Matt Mostyn, one of only ten players to play more than 100 games for Connacht, has announced that he will retire from rugby at the end of the current season.
The 33-year-old Mostyn is in his second spell with Connacht and hopes to finish his career by helping Connacht qualify for the Heineken Cup for the first time.
“To get into the Heineken Cup has always been on the agenda while I’ve been with Connacht and if I could help them achieve that in my last few games I’d be absolutely delighted,” he admitted.
Mostyn said it was a difficult decision to end a 12-year career but he felt it was the correct call at this time.
“Every player knows when their time comes to call it a day. Although I’m still enjoying my rugby I just feel that my body is telling me I’ve had enough and it’s time to move onto the next stage of my life.”
Mostyn plans to stay in Galway after his final rugby playing season finishes and has already made plans for life after rugby.
“I’d like to stay in Galway with my wife Renee for the foreseeable future. For the past six years I’ve been studying while I was working,” explained the Australian native, who won the last of his six Ireland caps at the 1999 World Cup.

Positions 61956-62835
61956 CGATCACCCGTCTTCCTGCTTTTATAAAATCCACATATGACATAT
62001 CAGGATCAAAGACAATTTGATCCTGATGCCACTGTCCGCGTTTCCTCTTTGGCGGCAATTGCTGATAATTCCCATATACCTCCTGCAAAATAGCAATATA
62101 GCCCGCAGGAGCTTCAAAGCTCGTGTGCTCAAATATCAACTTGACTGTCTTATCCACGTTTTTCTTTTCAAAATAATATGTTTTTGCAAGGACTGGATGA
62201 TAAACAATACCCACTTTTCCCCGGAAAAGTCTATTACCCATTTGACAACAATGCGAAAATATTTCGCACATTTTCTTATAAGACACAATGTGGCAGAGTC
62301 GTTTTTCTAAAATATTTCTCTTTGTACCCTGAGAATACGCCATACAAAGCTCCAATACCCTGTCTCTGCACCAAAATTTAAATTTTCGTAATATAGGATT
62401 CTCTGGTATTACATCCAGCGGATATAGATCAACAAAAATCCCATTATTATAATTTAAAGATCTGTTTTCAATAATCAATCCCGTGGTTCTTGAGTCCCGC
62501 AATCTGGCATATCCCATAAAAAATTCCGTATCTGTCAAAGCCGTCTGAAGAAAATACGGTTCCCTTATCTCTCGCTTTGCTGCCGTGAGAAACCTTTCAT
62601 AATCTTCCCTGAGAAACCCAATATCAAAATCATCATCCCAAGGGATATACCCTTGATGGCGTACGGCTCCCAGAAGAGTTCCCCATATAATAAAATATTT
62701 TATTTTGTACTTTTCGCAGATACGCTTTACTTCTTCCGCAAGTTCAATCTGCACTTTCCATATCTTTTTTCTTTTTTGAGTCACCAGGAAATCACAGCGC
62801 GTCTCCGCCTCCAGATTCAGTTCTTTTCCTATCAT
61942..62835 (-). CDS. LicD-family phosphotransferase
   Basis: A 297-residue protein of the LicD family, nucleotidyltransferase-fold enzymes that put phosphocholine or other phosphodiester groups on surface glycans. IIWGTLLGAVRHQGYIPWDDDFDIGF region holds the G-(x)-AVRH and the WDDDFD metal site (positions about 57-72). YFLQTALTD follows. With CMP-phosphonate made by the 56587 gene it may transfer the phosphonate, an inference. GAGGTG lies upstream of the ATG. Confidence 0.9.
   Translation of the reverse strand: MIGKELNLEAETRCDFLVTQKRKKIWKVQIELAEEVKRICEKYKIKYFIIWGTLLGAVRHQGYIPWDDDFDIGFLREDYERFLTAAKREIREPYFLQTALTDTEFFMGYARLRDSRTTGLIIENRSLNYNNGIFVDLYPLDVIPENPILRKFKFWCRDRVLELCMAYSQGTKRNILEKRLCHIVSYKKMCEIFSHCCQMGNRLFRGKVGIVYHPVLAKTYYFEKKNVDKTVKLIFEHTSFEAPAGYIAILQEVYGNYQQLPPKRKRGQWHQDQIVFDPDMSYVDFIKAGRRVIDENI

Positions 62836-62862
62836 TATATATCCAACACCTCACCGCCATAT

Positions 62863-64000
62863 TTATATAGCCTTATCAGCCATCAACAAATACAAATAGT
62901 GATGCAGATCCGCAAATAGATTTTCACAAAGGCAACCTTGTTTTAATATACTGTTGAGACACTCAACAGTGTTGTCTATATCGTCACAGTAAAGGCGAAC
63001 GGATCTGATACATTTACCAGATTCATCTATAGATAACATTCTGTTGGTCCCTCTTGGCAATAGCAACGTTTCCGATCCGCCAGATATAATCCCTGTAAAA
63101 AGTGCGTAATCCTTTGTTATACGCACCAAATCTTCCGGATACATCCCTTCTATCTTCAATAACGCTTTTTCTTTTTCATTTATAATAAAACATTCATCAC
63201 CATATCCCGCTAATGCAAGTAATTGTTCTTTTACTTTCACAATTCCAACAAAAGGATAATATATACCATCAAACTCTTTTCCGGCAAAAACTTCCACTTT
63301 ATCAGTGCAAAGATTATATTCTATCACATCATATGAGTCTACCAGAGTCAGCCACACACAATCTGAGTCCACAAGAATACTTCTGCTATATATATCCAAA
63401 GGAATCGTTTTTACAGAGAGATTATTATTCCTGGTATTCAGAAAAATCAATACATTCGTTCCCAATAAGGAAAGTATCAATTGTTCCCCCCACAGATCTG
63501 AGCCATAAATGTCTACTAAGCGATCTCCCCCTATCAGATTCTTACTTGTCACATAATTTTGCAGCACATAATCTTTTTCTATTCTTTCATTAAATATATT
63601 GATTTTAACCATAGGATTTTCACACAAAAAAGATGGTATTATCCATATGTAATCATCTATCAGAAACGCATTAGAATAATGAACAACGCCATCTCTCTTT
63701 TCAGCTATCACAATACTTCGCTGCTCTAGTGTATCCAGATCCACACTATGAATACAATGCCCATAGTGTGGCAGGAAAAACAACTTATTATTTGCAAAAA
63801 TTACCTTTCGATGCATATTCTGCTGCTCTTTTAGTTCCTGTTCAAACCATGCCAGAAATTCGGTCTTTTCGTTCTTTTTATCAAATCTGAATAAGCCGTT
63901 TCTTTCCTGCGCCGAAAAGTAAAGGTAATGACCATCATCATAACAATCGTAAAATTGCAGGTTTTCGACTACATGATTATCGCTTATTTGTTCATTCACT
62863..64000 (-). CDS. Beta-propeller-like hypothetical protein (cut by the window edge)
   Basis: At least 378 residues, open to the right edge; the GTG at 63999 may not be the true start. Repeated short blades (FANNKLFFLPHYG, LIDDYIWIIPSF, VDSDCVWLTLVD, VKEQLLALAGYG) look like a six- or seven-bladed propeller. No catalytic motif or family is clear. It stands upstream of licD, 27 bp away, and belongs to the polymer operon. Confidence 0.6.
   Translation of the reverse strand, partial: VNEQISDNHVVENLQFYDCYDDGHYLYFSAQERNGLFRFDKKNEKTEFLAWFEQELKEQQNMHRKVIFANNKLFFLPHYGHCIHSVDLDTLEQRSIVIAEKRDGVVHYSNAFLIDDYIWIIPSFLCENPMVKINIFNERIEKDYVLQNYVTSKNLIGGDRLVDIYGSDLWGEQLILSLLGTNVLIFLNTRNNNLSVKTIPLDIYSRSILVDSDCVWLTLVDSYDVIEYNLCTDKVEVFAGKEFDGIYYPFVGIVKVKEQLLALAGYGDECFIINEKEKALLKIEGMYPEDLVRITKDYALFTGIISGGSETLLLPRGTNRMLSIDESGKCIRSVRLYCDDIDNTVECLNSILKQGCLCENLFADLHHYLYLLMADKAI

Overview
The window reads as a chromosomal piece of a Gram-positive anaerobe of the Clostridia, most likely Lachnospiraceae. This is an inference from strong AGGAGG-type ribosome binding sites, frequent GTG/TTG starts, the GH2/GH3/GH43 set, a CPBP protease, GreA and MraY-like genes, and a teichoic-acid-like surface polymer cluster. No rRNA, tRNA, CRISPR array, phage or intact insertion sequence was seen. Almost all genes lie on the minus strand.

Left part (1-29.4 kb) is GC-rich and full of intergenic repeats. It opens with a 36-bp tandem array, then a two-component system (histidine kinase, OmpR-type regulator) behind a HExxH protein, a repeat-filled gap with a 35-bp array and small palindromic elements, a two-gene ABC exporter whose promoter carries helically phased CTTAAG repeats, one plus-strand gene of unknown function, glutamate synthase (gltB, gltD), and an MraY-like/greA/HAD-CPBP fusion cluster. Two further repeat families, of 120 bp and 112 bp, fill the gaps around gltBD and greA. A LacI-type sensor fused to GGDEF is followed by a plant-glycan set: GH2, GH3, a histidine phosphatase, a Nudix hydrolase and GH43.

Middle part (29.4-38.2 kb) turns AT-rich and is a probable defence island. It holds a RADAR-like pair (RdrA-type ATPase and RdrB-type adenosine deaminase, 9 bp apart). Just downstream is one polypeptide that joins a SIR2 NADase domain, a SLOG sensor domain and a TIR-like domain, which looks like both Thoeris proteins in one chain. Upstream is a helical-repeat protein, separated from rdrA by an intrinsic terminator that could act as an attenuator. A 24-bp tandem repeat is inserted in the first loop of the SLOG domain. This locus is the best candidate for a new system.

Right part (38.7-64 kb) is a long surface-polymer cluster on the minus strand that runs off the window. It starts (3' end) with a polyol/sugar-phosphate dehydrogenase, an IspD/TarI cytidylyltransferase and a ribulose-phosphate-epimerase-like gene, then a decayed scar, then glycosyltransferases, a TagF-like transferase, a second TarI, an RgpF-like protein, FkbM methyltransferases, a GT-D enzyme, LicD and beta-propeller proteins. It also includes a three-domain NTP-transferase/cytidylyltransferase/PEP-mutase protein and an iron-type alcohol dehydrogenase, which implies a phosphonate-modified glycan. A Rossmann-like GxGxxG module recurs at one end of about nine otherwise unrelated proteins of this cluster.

“I finished my degree in Journalism in 2005 and I’m currently half way through a post graduate in project management so those are areas I’d like to pursue a career in, when I hang up my boots at the end of the season.”
Mostyn’s initial career was with New South Wales Waratahs but it really took off when Warren Gatland brought him to Connacht from French side Begles Bordeaux in 1999.
Comfortable at full-back, on the wing or in the centre, he made his full Ireland debut against Australia and the highlight of his international career was scoring a hat-trick of tries against Argentina at Lansdowne Road.
Mostyn subsequently moved to Newport in Wales before he rejoined Connacht in 2003 as the province twice reached the semi-finals of the European Challenge Cup.
Paying tribute to the versatile Mostyn, Connacht CEO Gerry Kelly said: “He has been a great servant to Connacht rugby in his two spells with us. On and off the field he has been a role model over the years and I would like to thank him for his contribution.”